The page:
TEI and {Wikisource} / Doubt and Imperfection

TEI and WikiSource

Taking on the responsibility of a work through TEI markup is daunting because a detailed markup can yield so much information about a text and a basic markup proves, largely, irresponsible.

Wikisource Proofread

It was odd using TEI Markup language to reinterpret the English language.  Firstly, I was learning a new language.  That was humbling.  Here I am, an English student and would-be writer attempting to do all I can to improve my manipulation of the English language and suddenly another language is required of me?  My immediate response: I am too old for this!  But of course this is completely untrue.  What really helped with learning TEI Markup was beginning with WikiSource.  Although TEI is more detail oriented, the foundations of the language can be learned through WikiSource.  Proofreading/Validating is the most logical move from print edition to digital edition.  The two are literally side by side and all you have to do is make one edition look like the other while paying attention to the medium you are operating in (for instance, reading WikiSource’s proofreading guidelines is helpful).  Transclusion provides you with the necessary shock.  A lot of anxiety comes with working with digital editions and the act of taking all that you have done and doing it all over again definitely punches you in the face with ephemerality.  Because you are forced to guess who your readership is, annotation continues this feeling of uncertainty and introduces the important tag brackets: < and >!

My initial resistance to learning the TEI language leads me to: secondly, Continue reading


Solitary Genius

Authorship in digital humanities brings to light just how wrong Roland Barthes was in his essay “The Death of the Author”.  I would argue the title should be “The Death of the Engaging Third Person Omniscient Narrator”, but that is a matter for another day.

The “solitary genus” of the author has not gone out of fashion only into question with the emergence of digital technologies.  Reading through what my peers have discussed in the earlier posts I wholeheartedly subscribe to the importance of collaboration, as well as making collaboration visible.  Collaboration has always been a part of print technology, but this collaboration is left to the imagination when faced with a material item that states a singular author on its cover.  Seeing how many people are involved in a work and opening a work (an example of opening a work is Fitzpatrick‘s suggestion that scholars should publish first and peer-review later) to as much collaboration as possible destroys the notion of the solitary genius and encourages further collaborative and even interdisciplinary scholarship.

Another issue that is being discussed is the increase in the responsibility of the reader and the lack of “justification for editorial conflation” in digital publications.  In digital editions editors are intruding less on the text leaving the responsibility of sorting through the material largely to the reader.  This means that “a broader spectrum of institutional relations, and widening networks of production” has evolved.  A broader spectrum of relations that disadvantage those with “traditional” modes of education or degrees (discussed here). Continue reading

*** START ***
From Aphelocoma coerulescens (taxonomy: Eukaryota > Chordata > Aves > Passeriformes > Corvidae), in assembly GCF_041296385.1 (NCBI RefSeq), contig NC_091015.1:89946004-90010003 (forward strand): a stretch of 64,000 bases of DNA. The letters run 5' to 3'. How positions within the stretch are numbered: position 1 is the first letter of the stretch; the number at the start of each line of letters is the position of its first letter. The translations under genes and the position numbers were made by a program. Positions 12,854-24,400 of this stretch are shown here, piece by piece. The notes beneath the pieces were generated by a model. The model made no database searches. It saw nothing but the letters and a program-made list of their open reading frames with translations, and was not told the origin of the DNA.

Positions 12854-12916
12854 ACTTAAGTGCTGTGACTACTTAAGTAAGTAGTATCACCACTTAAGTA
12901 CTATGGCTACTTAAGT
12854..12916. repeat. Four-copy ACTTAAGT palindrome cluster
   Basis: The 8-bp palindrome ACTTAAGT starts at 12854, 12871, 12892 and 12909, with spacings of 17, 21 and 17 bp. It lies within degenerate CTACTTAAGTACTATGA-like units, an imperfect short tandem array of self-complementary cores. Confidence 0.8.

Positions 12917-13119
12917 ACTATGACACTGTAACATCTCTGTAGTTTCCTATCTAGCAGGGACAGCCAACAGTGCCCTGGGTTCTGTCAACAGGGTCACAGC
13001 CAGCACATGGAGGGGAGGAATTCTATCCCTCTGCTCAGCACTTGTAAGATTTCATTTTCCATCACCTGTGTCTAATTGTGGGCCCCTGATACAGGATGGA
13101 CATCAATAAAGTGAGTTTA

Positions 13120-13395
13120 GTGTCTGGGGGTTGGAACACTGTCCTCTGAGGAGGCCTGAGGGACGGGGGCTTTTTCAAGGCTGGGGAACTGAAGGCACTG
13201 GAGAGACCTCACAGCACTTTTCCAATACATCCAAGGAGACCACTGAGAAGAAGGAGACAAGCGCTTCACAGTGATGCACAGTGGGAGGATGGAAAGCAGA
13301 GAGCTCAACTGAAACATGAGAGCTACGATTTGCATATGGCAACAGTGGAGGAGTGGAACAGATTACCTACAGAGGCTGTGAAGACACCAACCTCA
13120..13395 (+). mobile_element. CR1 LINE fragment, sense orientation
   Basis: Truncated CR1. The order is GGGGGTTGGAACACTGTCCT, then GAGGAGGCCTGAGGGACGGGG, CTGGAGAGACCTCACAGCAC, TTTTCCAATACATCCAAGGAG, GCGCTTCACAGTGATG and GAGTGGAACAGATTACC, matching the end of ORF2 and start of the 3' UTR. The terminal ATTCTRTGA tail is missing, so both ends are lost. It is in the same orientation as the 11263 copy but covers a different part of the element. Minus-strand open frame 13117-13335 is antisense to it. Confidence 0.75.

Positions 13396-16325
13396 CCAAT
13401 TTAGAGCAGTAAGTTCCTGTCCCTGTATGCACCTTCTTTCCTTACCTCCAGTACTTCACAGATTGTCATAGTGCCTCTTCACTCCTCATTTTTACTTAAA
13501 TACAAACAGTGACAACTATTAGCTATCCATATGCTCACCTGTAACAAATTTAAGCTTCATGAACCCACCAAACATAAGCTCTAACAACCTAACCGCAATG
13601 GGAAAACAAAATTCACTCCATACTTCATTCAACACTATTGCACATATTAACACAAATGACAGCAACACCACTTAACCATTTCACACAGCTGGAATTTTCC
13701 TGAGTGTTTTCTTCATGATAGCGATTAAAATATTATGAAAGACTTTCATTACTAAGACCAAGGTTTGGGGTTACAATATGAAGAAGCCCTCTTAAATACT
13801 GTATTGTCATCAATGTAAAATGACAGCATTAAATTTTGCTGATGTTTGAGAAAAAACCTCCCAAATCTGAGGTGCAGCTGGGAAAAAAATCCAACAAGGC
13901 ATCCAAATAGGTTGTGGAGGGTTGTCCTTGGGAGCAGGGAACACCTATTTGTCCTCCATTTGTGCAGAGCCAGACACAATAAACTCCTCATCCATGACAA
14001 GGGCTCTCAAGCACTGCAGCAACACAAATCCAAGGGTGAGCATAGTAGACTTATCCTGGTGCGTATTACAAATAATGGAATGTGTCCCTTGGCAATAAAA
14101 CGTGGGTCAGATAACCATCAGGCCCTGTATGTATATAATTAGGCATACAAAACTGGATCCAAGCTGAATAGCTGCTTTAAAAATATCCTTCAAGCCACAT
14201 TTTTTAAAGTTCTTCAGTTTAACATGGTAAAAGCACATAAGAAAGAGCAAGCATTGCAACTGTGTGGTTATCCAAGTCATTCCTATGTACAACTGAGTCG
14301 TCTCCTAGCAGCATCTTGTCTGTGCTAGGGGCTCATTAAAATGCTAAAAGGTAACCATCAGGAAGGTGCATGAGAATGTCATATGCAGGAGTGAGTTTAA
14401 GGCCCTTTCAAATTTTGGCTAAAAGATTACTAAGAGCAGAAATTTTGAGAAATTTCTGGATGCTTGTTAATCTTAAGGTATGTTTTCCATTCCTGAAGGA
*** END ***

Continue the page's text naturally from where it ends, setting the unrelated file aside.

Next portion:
Text, Wiki, Hypermedia and…Icebergs?

Ed Folsom, in his article, discusses databases, but his argument fits more comfortably within the hypertext debate.  Interestingly, as George P. Landow explains, “[h]ypertextuality, like all digital textuality, inevitably includes a far higher percentage of nonverbal information than does print.”  Hypertext and text are not equivalent, then.  A new interaction of information such as that found in hypertext does not conform with the old print technology jargon.

Hypertext in Practice

Let’s assume your research question involves researching The Wikimedia Foundation and Wikisource.  If you search Wikimedia in the Bing search bar the internet page “Wikimedia Foundation” is the second result.  You click on it.  You may or may not read the entire page before moving onto the next research question topic: Wikisource. Continue reading

The Social Edition: Old and New Not Necessarily Something Blue

The social edition—combining social media, scholarly production and the “electronic form”–for example The Devonshire Manuscript—sits among the same chaos, uncertainty and ineffective censoring plaguing all the World Wide Web.

Ray Siemens et al. in “Toward modeling the social edition: An approach to understanding the electronic scholarly edition in the context of new and emerging social media” (as well as in Pertinent Discussions Toward Modeling the Social Edition: Annotated Bibliographiesbring some strong, rational points to the pro-social edition debate.  Social editions offer tools that make,

  • text fluid,
  • collective,
  • include “many readers/editors” instead of “a single editor”,
  • and all together “broaden the editorial lens as well as the breadth, depth, and scope of any edition produced in this way.” Continue reading